2016 was another tragic year for elephants around the world. More than 18 tons of illegal ivory, plus 949 elephant tusks and more than 3,000 pieces were reportedly seized in 2016, with at least 15 large seizures in excess of 500 kilograms. Most large shipments were intercepted in Vietnam, although huge amounts were also found in Malaysia, Uganda, Tanzania, Sudan, Spain, Austria and Germany.
"It is a sad fact that practically no day goes by without dozens of elephants being killed by poachers and every single week this year enforcers discovered illegal ivory somewhere in the world," said Rikkert Reijnen, Director of the Wildlife Trade Program for International Fund for Animal Welfare (IFAW). "And this is just the tip of the iceberg as only a small fraction of the illegal ivory on the market is being intercepted."
A new study was published in August: the Great Elephant Census. It was the first-ever continent-wide survey of African savannah elephants that was conducted over two years. The results shocked conservationists worldwide, as it shows that elephants populations declined by 30 percent between 2007 and 2014 – this equals 144,000 elephants! The current rate of decline is 8 percent per year, primarily due to poaching. If the current trend continues, we could see the population down to 160,000 by 2025.
"Elephants have reached the tipping point and the next five years are critical if we want to turn this around," said Reijnen. "A lot has been done in 2016 to stop the crisis, but it is not enough, if we want future generations to see elephants roam the savannah rather than just read about them in books about species long gone."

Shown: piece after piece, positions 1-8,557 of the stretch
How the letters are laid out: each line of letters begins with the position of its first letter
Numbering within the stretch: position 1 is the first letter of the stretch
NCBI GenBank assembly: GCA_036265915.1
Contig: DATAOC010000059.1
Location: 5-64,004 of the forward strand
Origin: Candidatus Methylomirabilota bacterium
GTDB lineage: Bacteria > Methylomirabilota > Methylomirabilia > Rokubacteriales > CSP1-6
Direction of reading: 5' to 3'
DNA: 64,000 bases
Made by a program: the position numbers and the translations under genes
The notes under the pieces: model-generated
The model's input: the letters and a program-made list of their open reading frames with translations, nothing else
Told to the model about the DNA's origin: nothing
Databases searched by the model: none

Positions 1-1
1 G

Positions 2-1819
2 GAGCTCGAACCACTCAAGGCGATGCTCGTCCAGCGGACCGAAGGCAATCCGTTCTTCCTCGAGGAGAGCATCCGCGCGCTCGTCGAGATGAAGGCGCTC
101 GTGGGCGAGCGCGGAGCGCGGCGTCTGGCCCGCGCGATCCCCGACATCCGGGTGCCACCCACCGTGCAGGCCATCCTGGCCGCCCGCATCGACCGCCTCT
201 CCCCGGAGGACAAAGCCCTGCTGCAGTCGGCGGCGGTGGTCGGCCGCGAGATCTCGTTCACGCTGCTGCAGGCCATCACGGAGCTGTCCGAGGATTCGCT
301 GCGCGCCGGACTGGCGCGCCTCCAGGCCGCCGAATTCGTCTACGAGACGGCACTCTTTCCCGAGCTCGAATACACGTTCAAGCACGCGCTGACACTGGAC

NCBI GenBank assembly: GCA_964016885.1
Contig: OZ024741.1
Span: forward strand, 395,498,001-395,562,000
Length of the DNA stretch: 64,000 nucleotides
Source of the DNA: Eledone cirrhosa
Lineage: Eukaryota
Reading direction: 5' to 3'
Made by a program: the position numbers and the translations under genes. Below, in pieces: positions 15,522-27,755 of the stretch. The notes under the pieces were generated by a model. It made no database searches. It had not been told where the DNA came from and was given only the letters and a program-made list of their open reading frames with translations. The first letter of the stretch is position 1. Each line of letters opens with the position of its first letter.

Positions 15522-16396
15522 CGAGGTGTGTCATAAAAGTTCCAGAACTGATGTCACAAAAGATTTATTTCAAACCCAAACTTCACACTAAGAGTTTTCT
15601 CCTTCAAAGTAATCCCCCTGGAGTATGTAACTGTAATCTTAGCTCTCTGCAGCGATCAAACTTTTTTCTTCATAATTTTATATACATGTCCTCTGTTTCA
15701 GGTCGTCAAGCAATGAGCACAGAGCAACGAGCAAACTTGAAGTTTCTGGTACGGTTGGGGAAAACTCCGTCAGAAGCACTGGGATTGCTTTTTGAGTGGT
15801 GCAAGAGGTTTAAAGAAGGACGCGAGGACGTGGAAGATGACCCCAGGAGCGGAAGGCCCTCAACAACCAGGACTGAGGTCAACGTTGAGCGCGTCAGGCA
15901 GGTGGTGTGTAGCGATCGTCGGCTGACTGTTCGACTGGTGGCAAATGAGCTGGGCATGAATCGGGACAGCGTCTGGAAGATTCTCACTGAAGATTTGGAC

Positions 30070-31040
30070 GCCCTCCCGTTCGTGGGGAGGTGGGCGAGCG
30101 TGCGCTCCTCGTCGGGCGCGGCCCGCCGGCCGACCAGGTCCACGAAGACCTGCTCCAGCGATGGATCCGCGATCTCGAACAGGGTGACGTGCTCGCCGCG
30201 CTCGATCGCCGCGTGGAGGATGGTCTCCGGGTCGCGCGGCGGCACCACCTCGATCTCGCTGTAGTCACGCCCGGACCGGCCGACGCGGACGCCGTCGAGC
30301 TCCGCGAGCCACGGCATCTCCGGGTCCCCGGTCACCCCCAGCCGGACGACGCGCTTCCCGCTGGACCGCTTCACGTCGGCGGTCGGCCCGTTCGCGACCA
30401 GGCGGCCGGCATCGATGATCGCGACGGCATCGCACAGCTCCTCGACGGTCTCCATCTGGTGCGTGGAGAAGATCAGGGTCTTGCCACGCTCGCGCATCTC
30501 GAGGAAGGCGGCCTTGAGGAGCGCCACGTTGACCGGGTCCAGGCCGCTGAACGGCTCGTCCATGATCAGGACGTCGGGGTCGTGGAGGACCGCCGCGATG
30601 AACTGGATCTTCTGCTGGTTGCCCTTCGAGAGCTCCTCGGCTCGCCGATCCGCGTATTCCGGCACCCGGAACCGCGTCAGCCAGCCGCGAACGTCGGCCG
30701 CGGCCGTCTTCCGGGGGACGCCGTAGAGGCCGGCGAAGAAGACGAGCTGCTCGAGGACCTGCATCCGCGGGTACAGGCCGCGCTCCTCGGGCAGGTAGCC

This year has seen some important changes in wildlife-trade legislation. France, China and the USA announced stricter ivory trade regulations and the EU introduced an action plan against wildlife trafficking. During the CITES-conference (Convention on International Trade in Endangered Species of Wild Fauna and Flora) several decisions were taken to improve the protection of elephants from international trade.
IFAW is advocating for a complete ban on international ivory trade, the closure of domestic ivory markets and the destruction of ivory stockpiles.
IFAW is working with international organizations such as INTERPOL and law enforcement bodies to combat wildlife and environmental crime. In collaboration with Kenya Wildlife Service (KWS), IFAW started a pilot project in Kenya called tenBoma that uses the newest data technology to enable rangers and enforcers to stop poachers before they kill. In consumer countries like China, IFAW is raising awareness to stop people from buying wildlife products and conducting trainings to equip enforcers with the necessary expertise to detect illegal wildlife products.
For more information, visit www.ifaw.org.